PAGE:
After the body develops a tolerance to the drug's sweetly depressant effects, a craving remains- that °is' far from orgasmic. With prolonged use, the addict shoots up only to stave off the crushing ache and misery of withdrawal. His fix dulls all the pain and joy of reality as he becomes drowsy, lethargic, apathetic, and detached. He can ignore the world for several hours, until it is time to hustle for=his next dose or fix. Things the rest of us consider vital--like food or sex or crossing the street--are of little or no importance to him. His mind is a leaded and relaxed blob. Continued use of the drug does nothing positive for him except erase pain, anxiety, fear, and depression, as it erases all human feeling. He becomes a passive junk machine, ingesting and reingesting oblivion just to keep running. The junkie knows it's time for his next fix because his skin begins to itch. He sweats profusely, his nose runs, he gets an upset stomach or cramps, hot flushes and chills, watery eyes, dilated pupils, and double vision. The only thing-that will make the pain and fear of increasing pain go away is more heroin, so the junkie shoots up again.

Since dosage must Increase merely to suppress pain, the addict uses more while enjoying it less. If he does not get his fix in three to eight hours he will enter the withdrawal phase, the nightmare of all addicts. For three or four days he will be caught in a maze of delirium, cold sweats, hot flashes, pain, violent yawning, nausea, diarrhea, cramps, tremors, depression, rapid breathing, fever, weakness, loss of appetite, crying, sneezing, headaches, and, seizures. An almost indescribable ordeal, it is referred to as "cold turkey," because the akin feels like that of a plucked fowl and the body a frigid wasteland.

Heroin itself does not cause inevitable mental or physical deterioration or permanent brain damage. The user can retain normal coordination and judgment, but is subject to a host of maladies from the injection of the drug and its corollary effects. Use of dirty or shared needles can cause infectious or serum hepatitis, septicemia (blood poisoning that leads to abscesses in the blood vessels), and subacute bacterial endocarditis. Tetanus, gangrene, lockjaw, and cardiovascular . and lung abnormalities are not uncommon occurrences. Abuse of the veins can result in their collapse or clotting and a resultant deadening of the limbs, Sleep may be fitful and a heavy dose can- lead to .unconsciousness. Because the addict is impervious to pain and hunger, his general physical condition is usually poor. Inadequate nutrition and the inability to cough can lead to malnutrition, pneumonia, and chronic bronchitis. The addict. has frequent accidents and may meet a violent death, either in the pursuit of his supply or as a result of his detachment from reality. Heroin addiction can cause severe obstetrical complications, including giving birth to a child addicted as a fetus.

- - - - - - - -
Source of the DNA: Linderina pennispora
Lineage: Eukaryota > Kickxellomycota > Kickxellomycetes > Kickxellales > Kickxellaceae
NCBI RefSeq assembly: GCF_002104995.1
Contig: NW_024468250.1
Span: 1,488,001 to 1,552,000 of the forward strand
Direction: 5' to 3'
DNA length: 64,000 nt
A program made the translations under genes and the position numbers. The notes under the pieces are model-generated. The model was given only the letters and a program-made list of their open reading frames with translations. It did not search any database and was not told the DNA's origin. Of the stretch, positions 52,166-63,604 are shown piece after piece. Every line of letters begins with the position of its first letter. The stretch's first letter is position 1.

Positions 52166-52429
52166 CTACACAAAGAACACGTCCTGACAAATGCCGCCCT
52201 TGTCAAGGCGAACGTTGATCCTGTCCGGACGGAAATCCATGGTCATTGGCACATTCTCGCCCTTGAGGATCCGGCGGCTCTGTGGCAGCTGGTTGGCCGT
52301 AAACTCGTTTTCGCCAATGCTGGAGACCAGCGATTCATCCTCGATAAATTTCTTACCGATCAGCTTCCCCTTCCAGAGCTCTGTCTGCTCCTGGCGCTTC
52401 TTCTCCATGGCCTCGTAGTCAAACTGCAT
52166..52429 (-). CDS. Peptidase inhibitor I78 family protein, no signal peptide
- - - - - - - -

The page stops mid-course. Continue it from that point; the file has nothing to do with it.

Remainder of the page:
Adulterants used to cut pure heroin can cause pulmonary edema, so it is to surprise to learn that the premature death rate for addicts is twice that of the nonuser population. The abuser an suffer shock, respiratory failure, or oxygen starvation of the, brain and enter a coma. Whether or not heroin itself is toxic and capable of causing death through an overdose is the subject of a current raging controversy. Little valid information exists as to the cause of death among addicts. Most medical examiners still refer to heroin overdose without . any proof that such a condition exists; for many years it was assumed that a dead junkie found on the floor with a needle in his arm had merely overdosed. This assumption has been challenged recently. Tests on animals have shown that there is no such thing as a lethal heroin dose. A "lethal" dose for one addict on a certain day may not be lethal to another, on a different day. Theories exist that heroin itself is not the killer. Perhaps it is the quinine adulterant, a lack of sufficient dosage, or the shock like effect caused by the injection of crude heroin mixtures. . Most theorists in this uncharted territory believe that the most likely contributor to death is the injection of heroin while the user is drunk on alcohol or sedated with barbiturates, Lives could be saved if addicts were informed of the lethal crap game they play in the form of multiple drug use.

There is an effective medical treatment for the serious overdose symptoms of abusers. The user' should be taken immediately to a hospital, where Narcan or Nalline can be administered to reverse heroin's severe depressant effects. Most junkies still believe that injecting milk or saltwater fluid will stem the tide. This fork remedy is not only ineffective, but can lead to complications such as- coma, brain damage, severe lung swelling, and the ultimate complication, death.